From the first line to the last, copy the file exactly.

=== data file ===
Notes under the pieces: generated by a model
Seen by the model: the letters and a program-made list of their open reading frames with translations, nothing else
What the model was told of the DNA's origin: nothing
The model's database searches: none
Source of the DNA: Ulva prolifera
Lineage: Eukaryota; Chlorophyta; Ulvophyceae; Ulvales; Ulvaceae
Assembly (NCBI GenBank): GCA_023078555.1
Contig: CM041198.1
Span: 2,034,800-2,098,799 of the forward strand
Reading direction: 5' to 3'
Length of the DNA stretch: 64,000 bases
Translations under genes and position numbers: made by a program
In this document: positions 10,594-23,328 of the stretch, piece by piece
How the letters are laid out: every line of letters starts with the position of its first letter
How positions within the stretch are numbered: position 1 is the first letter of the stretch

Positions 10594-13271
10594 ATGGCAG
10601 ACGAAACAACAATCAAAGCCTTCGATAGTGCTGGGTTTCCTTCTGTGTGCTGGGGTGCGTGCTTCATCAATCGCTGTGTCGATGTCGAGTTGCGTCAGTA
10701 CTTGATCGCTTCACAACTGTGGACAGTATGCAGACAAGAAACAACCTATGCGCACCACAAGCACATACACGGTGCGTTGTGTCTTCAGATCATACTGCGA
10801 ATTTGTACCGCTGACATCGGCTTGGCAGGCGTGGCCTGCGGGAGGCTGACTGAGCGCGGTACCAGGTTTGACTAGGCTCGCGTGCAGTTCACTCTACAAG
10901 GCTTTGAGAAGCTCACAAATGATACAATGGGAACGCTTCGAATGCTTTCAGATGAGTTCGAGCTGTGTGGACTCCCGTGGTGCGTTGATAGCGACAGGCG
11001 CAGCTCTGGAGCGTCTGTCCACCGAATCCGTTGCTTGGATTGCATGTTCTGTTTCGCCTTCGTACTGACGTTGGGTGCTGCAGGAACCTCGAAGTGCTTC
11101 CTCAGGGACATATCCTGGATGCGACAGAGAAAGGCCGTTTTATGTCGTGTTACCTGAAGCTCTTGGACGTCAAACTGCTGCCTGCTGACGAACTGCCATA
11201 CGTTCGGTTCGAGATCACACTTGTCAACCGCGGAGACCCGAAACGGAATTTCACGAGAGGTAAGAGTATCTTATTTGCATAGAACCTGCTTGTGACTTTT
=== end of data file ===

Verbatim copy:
Notes under the pieces: generated by a model
Seen by the model: the letters and a program-made list of their open reading frames with translations, nothing else
What the model was told of the DNA's origin: nothing
The model's database searches: none
Source of the DNA: Ulva prolifera
Lineage: Eukaryota; Chlorophyta; Ulvophyceae; Ulvales; Ulvaceae
Assembly (NCBI GenBank): GCA_023078555.1
Contig: CM041198.1
Span: 2,034,800-2,098,799 of the forward strand
Reading direction: 5' to 3'
Length of the DNA stretch: 64,000 bases
Translations under genes and position numbers: made by a program
In this document: positions 10,594-23,328 of the stretch, piece by piece
How the letters are laid out: every line of letters starts with the position of its first letter
How positions within the stretch are numbered: position 1 is the first letter of the stretch

Positions 10594-13271
10594 ATGGCAG
10601 ACGAAACAACAATCAAAGCCTTCGATAGTGCTGGGTTTCCTTCTGTGTGCTGGGGTGCGTGCTTCATCAATCGCTGTGTCGATGTCGAGTTGCGTCAGTA
10701 CTTGATCGCTTCACAACTGTGGACAGTATGCAGACAAGAAACAACCTATGCGCACCACAAGCACATACACGGTGCGTTGTGTCTTCAGATCATACTGCGA
10801 ATTTGTACCGCTGACATCGGCTTGGCAGGCGTGGCCTGCGGGAGGCTGACTGAGCGCGGTACCAGGTTTGACTAGGCTCGCGTGCAGTTCACTCTACAAG
10901 GCTTTGAGAAGCTCACAAATGATACAATGGGAACGCTTCGAATGCTTTCAGATGAGTTCGAGCTGTGTGGACTCCCGTGGTGCGTTGATAGCGACAGGCG
11001 CAGCTCTGGAGCGTCTGTCCACCGAATCCGTTGCTTGGATTGCATGTTCTGTTTCGCCTTCGTACTGACGTTGGGTGCTGCAGGAACCTCGAAGTGCTTC
11101 CTCAGGGACATATCCTGGATGCGACAGAGAAAGGCCGTTTTATGTCGTGTTACCTGAAGCTCTTGGACGTCAAACTGCTGCCTGCTGACGAACTGCCATA
11201 CGTTCGGTTCGAGATCACACTTGTCAACCGCGGAGACCCGAAACGGAATTTCACGAGAGGTAAGAGTATCTTATTTGCATAGAACCTGCTTGTGACTTTT